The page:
New England is one of the most geographically diverse regions in our country. People of this region live on beautiful coastal plains or in vibrant cities, while others live on snowy mountains or on working farms. Many choose small-town life, having lived in the area for generations, while others move here for our way of life and sense of community. Even within our cities such as Boston, Burlington, Hartford, Portland, Providence, and Manchester there is a strong sense of community and belonging. Together, we make it through snowstorms, hurricanes, drought, and losing streaks. Our people work hard, are not afraid to struggle for their livelihoods, and have the democratic spirit of our ancestors who governed the states at their town meetings.
In a region so rich in history, educational opportunities, and community, it is hard to understand how the problem of hunger and malnutrition has become an epidemic, with an average of 1 in 8 households reporting food insecurity. Of the 14.7 million people living in New England, approximately 2 million live in food insecure households and 500,000 of those are children. The high cost of utilities, housing, and transportation put basic human needs out of reach for our neighbors, especially when so many rely on seasonal employment, whether it is picking berries, commercial fishing, or running ski lifts.
Additionally, while the entire U.S. is experiencing a rapidly growing senior population with 10,000 “Baby Boomers” retiring every day in the U.S., the population in New England is older than most other geographic regions. By 2030, it is estimated that 28% of New England residents will be 60 or older. Any weakening of the safety-net, including strong health care and nutrition programs that allow them to age in place, is a top priority.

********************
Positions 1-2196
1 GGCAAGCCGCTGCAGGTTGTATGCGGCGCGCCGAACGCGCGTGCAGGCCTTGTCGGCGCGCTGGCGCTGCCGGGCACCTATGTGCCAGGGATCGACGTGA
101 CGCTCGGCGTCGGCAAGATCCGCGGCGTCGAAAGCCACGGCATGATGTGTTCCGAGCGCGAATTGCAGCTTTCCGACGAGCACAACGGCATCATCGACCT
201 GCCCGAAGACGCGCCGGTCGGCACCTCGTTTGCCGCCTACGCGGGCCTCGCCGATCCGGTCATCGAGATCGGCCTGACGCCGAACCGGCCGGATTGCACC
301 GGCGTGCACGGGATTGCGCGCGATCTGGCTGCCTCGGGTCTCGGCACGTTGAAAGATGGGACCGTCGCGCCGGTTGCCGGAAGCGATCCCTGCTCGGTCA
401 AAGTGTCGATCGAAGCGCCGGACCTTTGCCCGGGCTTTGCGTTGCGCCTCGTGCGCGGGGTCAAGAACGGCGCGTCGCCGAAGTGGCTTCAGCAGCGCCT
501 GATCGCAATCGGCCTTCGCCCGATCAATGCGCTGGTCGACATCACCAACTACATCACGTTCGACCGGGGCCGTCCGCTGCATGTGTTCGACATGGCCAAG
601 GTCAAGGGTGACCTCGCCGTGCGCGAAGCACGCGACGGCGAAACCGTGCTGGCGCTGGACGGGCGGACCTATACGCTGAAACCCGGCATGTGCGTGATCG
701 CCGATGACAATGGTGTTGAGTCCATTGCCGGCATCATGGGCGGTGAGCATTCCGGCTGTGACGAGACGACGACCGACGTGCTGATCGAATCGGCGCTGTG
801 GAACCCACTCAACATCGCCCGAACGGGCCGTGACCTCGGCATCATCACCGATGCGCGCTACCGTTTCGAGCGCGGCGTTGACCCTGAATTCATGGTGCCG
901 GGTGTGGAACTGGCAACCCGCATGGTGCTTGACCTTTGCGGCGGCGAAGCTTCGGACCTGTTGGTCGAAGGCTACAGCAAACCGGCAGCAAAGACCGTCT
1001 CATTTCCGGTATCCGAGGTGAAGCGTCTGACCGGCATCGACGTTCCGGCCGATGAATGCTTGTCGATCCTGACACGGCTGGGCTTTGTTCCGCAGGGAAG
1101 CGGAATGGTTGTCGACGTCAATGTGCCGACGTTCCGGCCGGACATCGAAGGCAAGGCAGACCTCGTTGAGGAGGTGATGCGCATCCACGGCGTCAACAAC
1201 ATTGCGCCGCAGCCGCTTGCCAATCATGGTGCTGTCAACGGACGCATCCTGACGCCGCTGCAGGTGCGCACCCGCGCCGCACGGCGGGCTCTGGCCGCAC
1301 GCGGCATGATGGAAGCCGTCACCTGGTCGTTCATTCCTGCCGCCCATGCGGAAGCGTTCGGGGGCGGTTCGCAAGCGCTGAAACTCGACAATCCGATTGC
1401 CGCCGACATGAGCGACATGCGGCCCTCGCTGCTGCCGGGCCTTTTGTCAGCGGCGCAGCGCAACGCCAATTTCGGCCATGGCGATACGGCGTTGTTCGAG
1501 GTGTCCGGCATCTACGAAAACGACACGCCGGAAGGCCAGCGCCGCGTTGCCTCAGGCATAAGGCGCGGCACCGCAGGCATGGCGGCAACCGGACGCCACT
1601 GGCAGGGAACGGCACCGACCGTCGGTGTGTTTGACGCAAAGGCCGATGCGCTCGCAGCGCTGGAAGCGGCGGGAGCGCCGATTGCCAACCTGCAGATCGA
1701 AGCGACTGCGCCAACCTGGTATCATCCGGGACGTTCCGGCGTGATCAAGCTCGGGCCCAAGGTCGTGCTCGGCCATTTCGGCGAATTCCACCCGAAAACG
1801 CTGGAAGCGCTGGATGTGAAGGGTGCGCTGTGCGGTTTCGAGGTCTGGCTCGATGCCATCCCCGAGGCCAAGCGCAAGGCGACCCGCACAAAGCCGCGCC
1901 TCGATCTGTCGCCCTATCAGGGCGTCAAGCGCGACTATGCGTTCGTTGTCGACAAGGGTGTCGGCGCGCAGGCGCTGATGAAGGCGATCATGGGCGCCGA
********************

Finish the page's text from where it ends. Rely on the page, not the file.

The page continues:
Charitable food organizations, faith communities, and concerned community members are calling on our federal, state, and local officials to work to address this need. With the current administration proposing significant cuts to critical federal programs that low income residents rely on, it is appropriate to take stock of where we are, review our successes as well as our challenges, and plan for the future. Government at all levels has a responsibility to ensure that people have enough food for a healthy and productive life. New England is poised to lead the nation in these efforts, as it has done historically on so many issues related to justice and equality.
Hunger is one of the greatest injustices facing New Englanders today. At the same time our region is rich with assets to solve this problem: 20% of our Congressional Delegates serving on the Congressional Hunger Caucus; New England has outstanding food security advocates in each state; strong public support for well-run programs that serve basic needs; and a strong spirit of community across state lines within the region.
The following statement of shared beliefs and strategies was drafted by six anti-hunger advocates from New England, representing each state and over 80 collective years of service fighting hunger.
The goal of this compact is to:
1) share our collective vision, grounded in our shared values and knowledge of the causes and solutions to food insecurity, and;
2) to ask all elected officials, organizations, and individuals in the New England region to endorse these values when making policies that impact our people’s food security. We invite ally states to sign the compact as well if you share our beliefs and strategies!
We are asking all New Englanders and friends to join our efforts to end malnutrition and hunger so that generations of our people can thrive, whether they choose a life in an urban neighborhood, on the ocean, or a hilltop. We ask you for your commitment to ensure everyone in New England has access to adequate nutrition.